Recommendation: Schools should be given flexibility to offer places to all children they know to be at risk of domestic abuse. Information about these children and young people must be fed back to children’s social care and these children and their families should receive a visit and offered support where needed.

Recommendation: College of Policing guidance must be updated to cover instances where young people are victims of domestic abuse within their own relationships and training is needed for all first responders in how to recognise the signs of domestic abuse and how to carry out robust welfare checks both in the home and in the community. 

 

April 2020

 


[1] https://www.childrenssociety.org.uk/what-we-do/resources-and-publications/making-life-impossible-how-the-needs-of-destitute-migrant

[2] https://data.london.gov.uk/blog/how-many-undocumented-children-live-in-london/

[3] In response to a letter before action by a family, supported by solicitors at Deighton Pierce Glynn the government has agreed on 6th April 2020 to allow some children who otherwise have no recourse to public funds, to be allowed to receive free school meals during the COVID-19 pandemic including those granted leave under Article 8 ECHR Family/Private Life grounds, Zambrano carers and those supported by local authorities under Section 17 Children Act 1989 provision. While this is a very welcome change that will help protect some very vulnerable children during the pandemic, it is not a long-term policy change. It also doesn’t cover other children who have no recourse to public funds, for example those who are undocumented but not receiving local authority support: https://dpglaw.co.uk/free-school-meals-extended-to-thousands-more-children/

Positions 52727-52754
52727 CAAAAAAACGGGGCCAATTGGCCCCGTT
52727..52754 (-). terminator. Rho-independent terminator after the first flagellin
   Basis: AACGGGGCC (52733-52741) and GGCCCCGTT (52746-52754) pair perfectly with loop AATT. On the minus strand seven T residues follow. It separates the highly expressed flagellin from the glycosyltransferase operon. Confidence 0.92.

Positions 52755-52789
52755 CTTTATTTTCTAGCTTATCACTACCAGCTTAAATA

[4] https://www.gov.uk/government/news/free-school-lunch-for-every-child-in-infant-school

[5] https://www.gov.uk/government/publications/application-for-change-of-conditions-of-leave-to-allow-access-to-public-funds-if-your-circumstances-change

[6] https://dpglaw.co.uk/free-school-meals-extended-to-thousands-more-children/

[7] https://www.gov.uk/government/publications/letter-from-minister-hall-to-local-authorities

[8] https://www.gov.uk/government/publications/application-for-change-of-conditions-of-leave-to-allow-access-to-public-funds-if-your-circumstances-change

[9] https://assets.publishing.service.gov.uk/government/uploads/system/uploads/attachment_data/file/809108/CIN_review_final_analysis_publication.pdf

[10] https://www.theguardian.com/world/live/2020/apr/11/coronavirus-uk-live-matt-hancock-under-fire-over-ppe-comments-live-updates

[11] https://www.nytimes.com/2020/04/06/world/coronavirus-domestic-violence.html

[12] https://www.actionforchildren.org.uk/media/12382/patchy-piecemeal-and-precarious-support-for-children-affected-by-domestic-abuse.pdf

[13] https://www.gov.uk/government/publications/coronavirus-covid-19-guidance-for-childrens-social-care-services

[14] https://www.gov.uk/government/publications/coronavirus-covid-19-guidance-on-vulnerable-children-and-young-people/coronavirus-covid-19-guidance-on-vulnerable-children-and-young-people

[15] https://www.college.police.uk/What-we-do/COVID-19/Pages/COVID-19.aspx